One interesting aspect of the Board of Directors contributions is that they fell to just over $13,000 in 2014. Is this a commentary on the leadership at Chicago State? After all, the Directors lack of enthusiasm for Watson’s clown show mirrors the decline in contributions to the Foundation since 2011. That year, thanks to the $1 million windfall from Julian Scheinbuks, the Foundation received more than $1.37 million in contributions. That followed a $1.12 million fund-raising year in 2010. Since 2011, contributions declined each year, culminating in the 2014 total of $508,901.30.

The decrease in contributions occurs across a wide spectrum of categories: giving by charitable institutions, giving by businesses and corporations, giving by other donors including private individuals. The numbers are, frankly alarming.

Although these numbers are imprecise, they give a clear picture of the trends, particularly in corporate and business giving and individual contributions. In 2008, the Foundation received contributions from at least 69 businesses and corporations. That number rose to 87 in 2009. In fiscal 2010, the first year under Watson, the number dropped to 70, declined further to 59 in 2011, 57 in 2012, then to 31 in 2013 and 36 in 2014. Thus, the number of businesses and corporations donating to the school stood at 41.3 percent of its pre-Watson level. Of the total of 36 donors, 22 had previously contributed, indicating that the people in the Foundation were doing their best to keep existing contributors as well as finding new sources of money. However, that represents a drop of 65 businesses and corporations from the pre-Watson high of 87 in 2009. What changed? Perhaps it was Chicago State’s new leadership. The drop in other and individual contributions has been even more pronounced. From a pre-Watson high of 1262 in 2009, those donations have declined to 418 in 2014, or 33.1 percent of the 2009 figure.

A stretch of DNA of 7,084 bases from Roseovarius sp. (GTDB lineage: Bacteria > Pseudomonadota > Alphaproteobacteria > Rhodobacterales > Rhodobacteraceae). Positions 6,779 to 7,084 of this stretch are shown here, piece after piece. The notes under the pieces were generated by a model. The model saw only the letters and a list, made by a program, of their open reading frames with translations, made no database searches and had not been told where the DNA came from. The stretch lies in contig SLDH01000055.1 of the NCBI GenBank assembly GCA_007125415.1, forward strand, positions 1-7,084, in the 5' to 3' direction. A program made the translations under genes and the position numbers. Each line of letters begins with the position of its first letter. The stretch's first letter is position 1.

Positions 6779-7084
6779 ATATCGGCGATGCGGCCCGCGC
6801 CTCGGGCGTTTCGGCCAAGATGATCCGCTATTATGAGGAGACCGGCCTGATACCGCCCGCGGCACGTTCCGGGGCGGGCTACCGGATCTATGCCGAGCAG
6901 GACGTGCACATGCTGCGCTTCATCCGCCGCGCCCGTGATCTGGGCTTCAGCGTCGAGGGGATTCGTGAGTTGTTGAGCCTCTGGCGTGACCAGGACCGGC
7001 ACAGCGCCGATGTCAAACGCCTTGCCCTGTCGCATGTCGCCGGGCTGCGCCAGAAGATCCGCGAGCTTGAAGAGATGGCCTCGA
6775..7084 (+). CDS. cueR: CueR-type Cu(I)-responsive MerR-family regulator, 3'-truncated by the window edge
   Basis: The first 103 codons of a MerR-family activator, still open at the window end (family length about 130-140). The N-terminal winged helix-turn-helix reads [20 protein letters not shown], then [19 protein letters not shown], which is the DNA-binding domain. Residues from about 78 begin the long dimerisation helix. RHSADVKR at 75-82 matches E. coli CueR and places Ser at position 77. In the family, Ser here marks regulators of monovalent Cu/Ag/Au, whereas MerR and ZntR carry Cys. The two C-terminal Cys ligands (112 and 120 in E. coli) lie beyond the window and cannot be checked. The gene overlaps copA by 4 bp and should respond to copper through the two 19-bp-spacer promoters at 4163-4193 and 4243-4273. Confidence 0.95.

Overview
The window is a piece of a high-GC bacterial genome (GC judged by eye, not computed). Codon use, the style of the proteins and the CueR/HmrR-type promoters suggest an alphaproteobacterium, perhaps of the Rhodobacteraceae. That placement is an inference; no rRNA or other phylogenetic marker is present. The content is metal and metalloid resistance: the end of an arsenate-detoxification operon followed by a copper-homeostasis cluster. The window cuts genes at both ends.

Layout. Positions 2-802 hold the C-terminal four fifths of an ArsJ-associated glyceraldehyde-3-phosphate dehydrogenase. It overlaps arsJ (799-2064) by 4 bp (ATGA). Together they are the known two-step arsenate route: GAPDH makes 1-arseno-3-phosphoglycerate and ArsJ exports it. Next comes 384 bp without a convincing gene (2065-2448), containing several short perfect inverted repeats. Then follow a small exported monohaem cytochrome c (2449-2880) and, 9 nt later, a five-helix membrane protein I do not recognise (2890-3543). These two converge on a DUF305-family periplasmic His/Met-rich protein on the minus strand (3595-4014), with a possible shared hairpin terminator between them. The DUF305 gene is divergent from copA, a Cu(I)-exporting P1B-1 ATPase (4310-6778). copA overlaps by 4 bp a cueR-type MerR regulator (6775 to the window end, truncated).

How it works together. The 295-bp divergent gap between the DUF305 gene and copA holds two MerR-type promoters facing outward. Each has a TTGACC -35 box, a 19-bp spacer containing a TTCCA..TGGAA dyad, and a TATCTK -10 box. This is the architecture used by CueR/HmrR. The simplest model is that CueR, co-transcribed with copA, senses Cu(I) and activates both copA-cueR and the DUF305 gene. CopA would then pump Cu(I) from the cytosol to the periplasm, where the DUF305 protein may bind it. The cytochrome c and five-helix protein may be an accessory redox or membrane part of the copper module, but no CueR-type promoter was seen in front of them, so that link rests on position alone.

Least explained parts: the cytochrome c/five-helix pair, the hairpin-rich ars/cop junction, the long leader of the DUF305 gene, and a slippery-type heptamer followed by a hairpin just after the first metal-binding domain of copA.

Some notable companies who used to contribute but who have not donated any money in the past year or two include AT&T, ComEd, Northern Trust, and of course, Ariel Investments. Looking at 2014, the Foundation received $508,901.30 in contributions, $294,451.10 from business/corporate sources, $13,118.75 from the Foundation’s Directors, $1825 from Watson and Board of Trustees and at least $61,595 from other foundations/charitable organizations. That means that Watson could have raised a maximum of $137,911.45 over and above those contrbutions. The man cannot even raise his own salary.

I have put together this little chart to visually demonstrate the unmitigated disaster this president has visited upon this university. The bars represent the percentage in each category compared to the 2010 starting point (100). As you can see, save for a brief uptick in contributions (money) in 2011, and slight increases in contributions (individual, total and corporate) in 2014, the remainder of the bars all register declines.

This is what total failure looks like.